The nation watched over the past two weeks as police searched for Gabby Petito, a 22-year-old who went missing while traveling with her boyfriend and whose body was found in Wyoming on Sept. 19.
Petito’s story raised awareness about domestic violence and abuse. But the nation’s obsession with the young woman also drew criticism — the attention the case received was compared in sharp contrast to the thousands of missing people whose names never become a hashtag on Twitter.
In the last five years, according to the National Missing and Unidentified Persons System, 13 people have gone missing in Tarrant County. Eighty-one people are considered missing in the county, their cases dating to 1971.
Of the 13 people who have been reported missing since 2017 in Tarrant County, six are men and seven are women. Five are white, three are Black, two are Native American, two are Hispanic and one is Asian. Three are under the age of 18.
To see a full list of people who have gone missing in Tarrant County, visit namus.gov/MissingPersons/Search.
People reported missing since 2020
Brenda L Matissen, 49, was last seen at her business at 716 Spring Miller Court in Arlington. The last known person to talk to her was on April 7, 2020. The person was going to meet her the following week, but Matissen disappeared.
She had red or auburn hair at the time of her disappearance, but previously had blond hair. She is white, has brown eyes and is about 5 feet, 6 inches tall.
Anyone with information about Matissen’s whereabouts can contact the Arlington police non-emergency line at 817-274-4444.
Uche Uwagwu went missing in Euless on April 2020 when she was 16. She is Black, is 5 feet, 5-inches tall, has brown eyes and brown hair and weighs about 120 pounds.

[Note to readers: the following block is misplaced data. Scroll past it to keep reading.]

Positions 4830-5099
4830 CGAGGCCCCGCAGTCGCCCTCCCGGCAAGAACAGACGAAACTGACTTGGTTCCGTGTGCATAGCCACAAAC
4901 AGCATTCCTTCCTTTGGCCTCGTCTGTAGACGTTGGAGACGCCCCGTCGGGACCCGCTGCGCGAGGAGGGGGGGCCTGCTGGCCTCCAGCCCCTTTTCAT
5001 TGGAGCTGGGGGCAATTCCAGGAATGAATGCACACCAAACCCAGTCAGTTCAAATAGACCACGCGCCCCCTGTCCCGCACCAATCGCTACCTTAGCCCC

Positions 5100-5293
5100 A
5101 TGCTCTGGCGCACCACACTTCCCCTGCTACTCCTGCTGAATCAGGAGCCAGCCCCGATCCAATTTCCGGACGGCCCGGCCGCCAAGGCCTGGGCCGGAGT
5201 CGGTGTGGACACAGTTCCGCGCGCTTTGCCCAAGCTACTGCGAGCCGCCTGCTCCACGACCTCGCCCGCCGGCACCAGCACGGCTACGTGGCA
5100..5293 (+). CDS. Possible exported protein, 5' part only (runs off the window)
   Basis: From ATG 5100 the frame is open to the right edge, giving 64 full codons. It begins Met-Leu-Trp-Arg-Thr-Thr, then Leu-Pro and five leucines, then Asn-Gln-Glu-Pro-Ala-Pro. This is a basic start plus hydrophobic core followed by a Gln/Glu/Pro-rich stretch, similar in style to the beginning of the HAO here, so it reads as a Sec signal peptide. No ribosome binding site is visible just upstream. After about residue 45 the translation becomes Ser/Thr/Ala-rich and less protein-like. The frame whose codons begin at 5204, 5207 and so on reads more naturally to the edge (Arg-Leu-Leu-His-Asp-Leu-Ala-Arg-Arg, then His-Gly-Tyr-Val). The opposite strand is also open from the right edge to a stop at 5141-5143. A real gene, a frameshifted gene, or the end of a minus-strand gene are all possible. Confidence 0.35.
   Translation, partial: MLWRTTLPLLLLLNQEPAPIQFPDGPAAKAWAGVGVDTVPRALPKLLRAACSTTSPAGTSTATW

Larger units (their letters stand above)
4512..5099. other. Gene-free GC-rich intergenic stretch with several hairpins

No additional information on Uche was available on NamUs. Anyone with information about her whereabouts can contact the Euless police department non-emergency line at 817-685-1526.
Rebecca Justus went missing in August 20, 2020, from North Richland Hills. According to court documents, Justus, then 17, was arrested in North Richland Hills on Aug. 19 and charged with failure to identify herself or providing false information to law enforcement, tampering with evidence and cocaine possession. She disappeared after she was released from jail, according to court records and NamUs.
Her home address indicated she lived in Oklahoma at the time of her arrest, according to court records.
Justus is white, has blond hair and is about 5-foot-5. Anyone with information about her whereabouts can contact the North Richland Hills police department non-emergency line at 817-281-1000.
James Chance, 48, was last seen in Grapevine on Jan. 19. He is white, 6-foot-1, weighs about 175 pounds, has red or auburn hair and had a beard when he went missing. His car, a 2005 Toyota MR2, was found abandoned at the Arkansas Welcome Center on Interstate 30, northeast of Texarkana, in March.
According to KTVT Channel 11, Chance was last seen by neighbors cleaning up water damage from the winter storm that hit North Texas in February.
Anyone with information on Chance’s whereabouts can contact detectives at email@example.com or call their non-emergency line at 817-410-8127.
Investigating missing person cases
When a person is reported missing, Arlington police department spokesman Tim Ciesco said, patrol officers respond to the call and talk to the person who made the report to get an much information as possible.
Officers evaluate whether the disappearance meets the criteria for any of the statewide alert systems, such as Amber, Silver or Clear alerts. In instances when police believe a missing person is in immediate danger, officers will typically continue to look for them in some capacity until they’ve exhausted every lead, Ciesco said.
For the cases that qualify, the missing person’s information is entered into a nationwide database called the National Crime Information Center — or NCIC for short. If an agency in another city or state encounters the person, they can see that they have been reported as missing out of Arlington and can notify police.
If police cannot find a missing person, their case will either be assigned to the Homicide Unit (if the missing person is 17 and older) or the Crimes Against Children Unit (if the missing person is younger than 17). Arlington police have a civilian investigator in the Homicide Unit whose primary job is to work missing persons cases, Ciesco said. She regularly follows up with family members and tries to develop new leads.